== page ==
Intrinsic motivation v Carrot and Stick

Well, do bonuses really make us work harder? Surely all these highly paid bankers must be really focused, work relentlessly and solve problems quicker and faster then other mere mortals. Well, you will certainly argue that they didn’t think out of the box when it came to banking systems and the recent collapse of the banking world.  In fact Dan Pink’s argument would confirm that systems now in place will reinforce complacent, limited cognitive thinking, and will actually encourage a diminutive, inwardly spiralling system which will inevitably, fail us again.

I find the intrinsic v extrinsic argument one that has simmered for a very long time in the teaching profession. Were I work, we would never countenance house teams and points which were heavily extrinsic in their thinking – given and taken away as the occasion demanded. Along with that there was an old school type of thinking that went with school houses, lists or tables that showed which house was winning – and also laboured on which was loosing. Only finding a model which avoids publicly demonstrating who has lost would be considered.

We always looked for intrinsic means of motivating. The trouble is that all too often, children only recognise that they have done well if they see something in their hands as proof of their success. General praise and public applause would not be enough. Hence a drift into certificates, or more recently “Spotted”s.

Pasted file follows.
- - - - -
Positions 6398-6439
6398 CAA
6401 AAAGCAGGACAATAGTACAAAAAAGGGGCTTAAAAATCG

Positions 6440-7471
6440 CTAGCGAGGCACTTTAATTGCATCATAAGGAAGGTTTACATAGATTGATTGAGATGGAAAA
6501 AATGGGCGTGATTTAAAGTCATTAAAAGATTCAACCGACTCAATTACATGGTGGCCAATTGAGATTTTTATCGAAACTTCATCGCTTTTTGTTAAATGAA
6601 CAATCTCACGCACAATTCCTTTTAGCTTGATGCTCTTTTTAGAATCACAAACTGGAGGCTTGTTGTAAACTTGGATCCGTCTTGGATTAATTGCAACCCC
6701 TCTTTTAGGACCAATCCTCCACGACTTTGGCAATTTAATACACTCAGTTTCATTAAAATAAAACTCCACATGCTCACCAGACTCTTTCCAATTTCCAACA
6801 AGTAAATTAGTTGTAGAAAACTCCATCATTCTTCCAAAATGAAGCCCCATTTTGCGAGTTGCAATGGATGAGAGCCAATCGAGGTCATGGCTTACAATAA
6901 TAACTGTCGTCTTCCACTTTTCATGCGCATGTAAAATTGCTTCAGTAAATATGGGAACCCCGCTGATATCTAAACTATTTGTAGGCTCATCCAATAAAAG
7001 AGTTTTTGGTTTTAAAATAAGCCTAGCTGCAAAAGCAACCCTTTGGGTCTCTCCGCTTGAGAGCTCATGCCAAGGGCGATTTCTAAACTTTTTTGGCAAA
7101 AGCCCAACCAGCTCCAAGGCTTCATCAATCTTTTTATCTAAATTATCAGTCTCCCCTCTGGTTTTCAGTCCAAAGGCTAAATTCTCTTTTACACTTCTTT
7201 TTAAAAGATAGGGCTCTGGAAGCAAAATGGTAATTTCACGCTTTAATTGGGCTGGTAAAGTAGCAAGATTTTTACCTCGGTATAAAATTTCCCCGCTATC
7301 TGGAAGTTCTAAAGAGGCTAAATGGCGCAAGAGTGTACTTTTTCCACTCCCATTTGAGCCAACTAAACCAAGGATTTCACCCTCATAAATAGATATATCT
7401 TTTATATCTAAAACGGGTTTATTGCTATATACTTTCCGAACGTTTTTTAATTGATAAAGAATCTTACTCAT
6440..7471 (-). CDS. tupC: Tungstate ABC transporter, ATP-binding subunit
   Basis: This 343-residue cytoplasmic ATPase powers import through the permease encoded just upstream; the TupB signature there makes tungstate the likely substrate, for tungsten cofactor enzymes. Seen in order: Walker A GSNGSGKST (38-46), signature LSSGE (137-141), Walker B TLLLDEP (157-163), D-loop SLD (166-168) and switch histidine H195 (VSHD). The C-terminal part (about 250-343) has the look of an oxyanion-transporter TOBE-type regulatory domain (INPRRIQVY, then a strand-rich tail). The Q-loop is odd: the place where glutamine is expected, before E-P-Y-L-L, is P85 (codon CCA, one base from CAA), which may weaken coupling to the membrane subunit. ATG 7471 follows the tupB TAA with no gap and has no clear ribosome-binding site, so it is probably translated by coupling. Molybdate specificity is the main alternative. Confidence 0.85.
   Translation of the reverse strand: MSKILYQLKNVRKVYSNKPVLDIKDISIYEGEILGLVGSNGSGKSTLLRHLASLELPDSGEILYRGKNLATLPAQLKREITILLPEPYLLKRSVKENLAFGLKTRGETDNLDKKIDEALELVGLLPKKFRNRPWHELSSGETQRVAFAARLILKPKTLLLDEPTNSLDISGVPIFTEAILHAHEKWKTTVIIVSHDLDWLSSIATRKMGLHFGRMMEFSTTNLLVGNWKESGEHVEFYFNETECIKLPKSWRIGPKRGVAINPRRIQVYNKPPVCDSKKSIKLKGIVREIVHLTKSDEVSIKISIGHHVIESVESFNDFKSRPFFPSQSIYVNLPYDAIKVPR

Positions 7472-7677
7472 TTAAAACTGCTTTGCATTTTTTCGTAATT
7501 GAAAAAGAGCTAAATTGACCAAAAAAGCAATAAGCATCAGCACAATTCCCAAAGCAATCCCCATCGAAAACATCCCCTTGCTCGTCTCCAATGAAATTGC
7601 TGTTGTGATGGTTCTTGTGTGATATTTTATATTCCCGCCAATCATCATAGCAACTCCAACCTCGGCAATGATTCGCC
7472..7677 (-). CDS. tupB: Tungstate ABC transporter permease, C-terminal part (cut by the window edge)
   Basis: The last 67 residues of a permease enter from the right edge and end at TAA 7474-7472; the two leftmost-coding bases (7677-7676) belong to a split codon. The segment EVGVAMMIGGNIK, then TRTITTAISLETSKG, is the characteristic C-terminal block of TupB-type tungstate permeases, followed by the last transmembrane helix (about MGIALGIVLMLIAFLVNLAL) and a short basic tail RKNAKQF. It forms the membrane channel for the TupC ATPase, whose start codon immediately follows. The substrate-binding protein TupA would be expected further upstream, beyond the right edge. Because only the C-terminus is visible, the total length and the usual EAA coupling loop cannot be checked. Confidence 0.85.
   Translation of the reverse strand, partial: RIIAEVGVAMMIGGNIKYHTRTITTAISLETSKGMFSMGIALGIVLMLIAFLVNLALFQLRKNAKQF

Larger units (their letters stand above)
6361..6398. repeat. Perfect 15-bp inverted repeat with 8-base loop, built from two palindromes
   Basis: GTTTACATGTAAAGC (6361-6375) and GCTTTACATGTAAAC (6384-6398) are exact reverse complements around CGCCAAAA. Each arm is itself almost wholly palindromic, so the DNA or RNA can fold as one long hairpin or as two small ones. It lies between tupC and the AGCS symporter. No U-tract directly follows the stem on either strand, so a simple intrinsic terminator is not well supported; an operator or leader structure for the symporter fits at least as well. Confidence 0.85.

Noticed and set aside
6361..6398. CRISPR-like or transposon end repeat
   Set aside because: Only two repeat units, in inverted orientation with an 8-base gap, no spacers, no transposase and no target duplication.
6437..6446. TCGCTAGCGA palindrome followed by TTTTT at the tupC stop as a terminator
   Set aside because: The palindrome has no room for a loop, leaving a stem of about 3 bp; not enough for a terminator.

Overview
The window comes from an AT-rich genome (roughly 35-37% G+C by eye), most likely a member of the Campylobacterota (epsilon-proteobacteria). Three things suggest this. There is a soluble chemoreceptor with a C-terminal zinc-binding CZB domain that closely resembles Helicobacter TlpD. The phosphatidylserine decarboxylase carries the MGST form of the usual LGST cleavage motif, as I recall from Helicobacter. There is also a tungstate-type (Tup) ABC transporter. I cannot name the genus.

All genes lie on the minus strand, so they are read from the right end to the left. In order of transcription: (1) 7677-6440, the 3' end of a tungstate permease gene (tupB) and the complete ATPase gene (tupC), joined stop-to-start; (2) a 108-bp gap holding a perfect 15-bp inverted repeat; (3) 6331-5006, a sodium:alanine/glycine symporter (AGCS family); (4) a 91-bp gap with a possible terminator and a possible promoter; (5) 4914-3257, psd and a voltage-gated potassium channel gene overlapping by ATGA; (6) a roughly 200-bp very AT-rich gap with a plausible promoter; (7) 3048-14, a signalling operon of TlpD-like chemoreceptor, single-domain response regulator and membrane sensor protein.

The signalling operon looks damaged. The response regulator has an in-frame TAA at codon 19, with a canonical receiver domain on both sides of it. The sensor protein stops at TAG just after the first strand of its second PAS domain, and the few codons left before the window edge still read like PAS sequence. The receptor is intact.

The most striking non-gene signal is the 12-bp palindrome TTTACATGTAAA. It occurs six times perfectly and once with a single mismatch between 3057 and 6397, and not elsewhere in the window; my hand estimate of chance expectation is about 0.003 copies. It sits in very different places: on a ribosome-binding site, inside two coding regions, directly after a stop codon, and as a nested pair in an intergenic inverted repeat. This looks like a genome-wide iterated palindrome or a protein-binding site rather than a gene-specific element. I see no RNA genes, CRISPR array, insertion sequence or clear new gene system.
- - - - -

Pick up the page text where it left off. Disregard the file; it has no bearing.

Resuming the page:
“Spotted”s are little slips of paper which say on one side,

“You’ve been Spotted by….”

and the teacher’s name follows. Amazingly simple in it’s concept. But this is a ticket to a greater prize! These are given to children, not just for good work, but also for good behaviour. They child might not even have been looking to receive this small token of praise, but the hope is that (and is generally the case) that when good/kind behaviour, or concentration on a task, is rewarded, then the child feels a warm sense of achievement and will remember that behaviour in the future and repeat it.

The reward can be given for anything you wish and for any circumstance e.g. a good idea, reasoning and explanation, writing, reading, leaving another fidgety child alone, keeping their temper when provoked etc…

It’s aim is to promote a positive ethos and attitude – and unlike house points, can’t be taken away once given.

The child writes their name on the back and it goes into the ‘spotted’ box. Each class has the chance of having one name drawn out each week and (here’s the carrot) that child – as well as being seen to have done something positive by the whole school, also has the opportunity to choose something from the head teacher’s treasure box!

It has proved to be very popular. It does reward in an extrinsic kind of way for more intrinsic actions.

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